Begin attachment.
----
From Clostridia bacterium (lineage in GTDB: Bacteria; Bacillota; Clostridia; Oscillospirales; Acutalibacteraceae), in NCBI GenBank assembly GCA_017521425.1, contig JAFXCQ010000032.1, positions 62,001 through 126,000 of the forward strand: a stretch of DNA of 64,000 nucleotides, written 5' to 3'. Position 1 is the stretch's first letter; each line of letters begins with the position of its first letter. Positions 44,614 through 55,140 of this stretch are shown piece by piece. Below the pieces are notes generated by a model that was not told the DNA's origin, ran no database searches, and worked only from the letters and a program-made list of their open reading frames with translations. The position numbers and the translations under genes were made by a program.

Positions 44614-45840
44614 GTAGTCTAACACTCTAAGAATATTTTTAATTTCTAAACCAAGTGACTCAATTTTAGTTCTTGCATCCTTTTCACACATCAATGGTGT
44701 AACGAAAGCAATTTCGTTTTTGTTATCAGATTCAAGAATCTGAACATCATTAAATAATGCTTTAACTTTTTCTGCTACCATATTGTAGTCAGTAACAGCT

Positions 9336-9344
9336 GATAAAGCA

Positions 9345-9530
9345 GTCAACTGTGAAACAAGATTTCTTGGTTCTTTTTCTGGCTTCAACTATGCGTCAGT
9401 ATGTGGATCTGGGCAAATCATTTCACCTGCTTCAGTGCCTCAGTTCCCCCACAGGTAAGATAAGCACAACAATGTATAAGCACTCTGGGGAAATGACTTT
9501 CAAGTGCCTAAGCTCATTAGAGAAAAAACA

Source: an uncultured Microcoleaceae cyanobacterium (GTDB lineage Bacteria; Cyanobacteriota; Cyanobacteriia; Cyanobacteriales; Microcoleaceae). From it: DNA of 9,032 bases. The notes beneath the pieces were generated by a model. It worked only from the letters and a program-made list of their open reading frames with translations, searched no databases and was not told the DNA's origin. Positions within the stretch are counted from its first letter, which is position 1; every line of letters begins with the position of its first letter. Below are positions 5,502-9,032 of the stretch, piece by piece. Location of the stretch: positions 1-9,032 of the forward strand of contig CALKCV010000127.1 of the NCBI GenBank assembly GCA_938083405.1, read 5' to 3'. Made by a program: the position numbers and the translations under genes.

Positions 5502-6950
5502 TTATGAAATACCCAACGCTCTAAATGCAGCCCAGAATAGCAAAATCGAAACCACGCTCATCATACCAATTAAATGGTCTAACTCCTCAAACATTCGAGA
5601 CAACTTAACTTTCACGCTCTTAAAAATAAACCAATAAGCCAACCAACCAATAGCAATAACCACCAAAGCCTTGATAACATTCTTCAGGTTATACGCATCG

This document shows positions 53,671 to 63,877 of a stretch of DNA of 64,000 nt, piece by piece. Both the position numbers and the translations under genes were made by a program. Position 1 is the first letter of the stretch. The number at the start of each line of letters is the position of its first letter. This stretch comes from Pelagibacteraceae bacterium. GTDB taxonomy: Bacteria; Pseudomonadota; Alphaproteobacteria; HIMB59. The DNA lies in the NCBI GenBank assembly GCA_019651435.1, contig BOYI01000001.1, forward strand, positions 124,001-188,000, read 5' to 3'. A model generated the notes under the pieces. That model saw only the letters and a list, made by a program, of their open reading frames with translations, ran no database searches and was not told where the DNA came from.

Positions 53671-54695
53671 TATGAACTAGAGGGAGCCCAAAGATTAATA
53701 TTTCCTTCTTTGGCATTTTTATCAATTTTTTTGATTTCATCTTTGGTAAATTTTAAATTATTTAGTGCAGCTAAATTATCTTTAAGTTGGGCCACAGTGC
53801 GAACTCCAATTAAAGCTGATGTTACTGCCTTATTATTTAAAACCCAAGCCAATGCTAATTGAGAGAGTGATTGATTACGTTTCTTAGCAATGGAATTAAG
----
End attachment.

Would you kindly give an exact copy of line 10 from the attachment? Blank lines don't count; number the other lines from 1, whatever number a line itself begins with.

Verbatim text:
9501 CAAGTGCCTAAGCTCATTAGAGAAAAAACA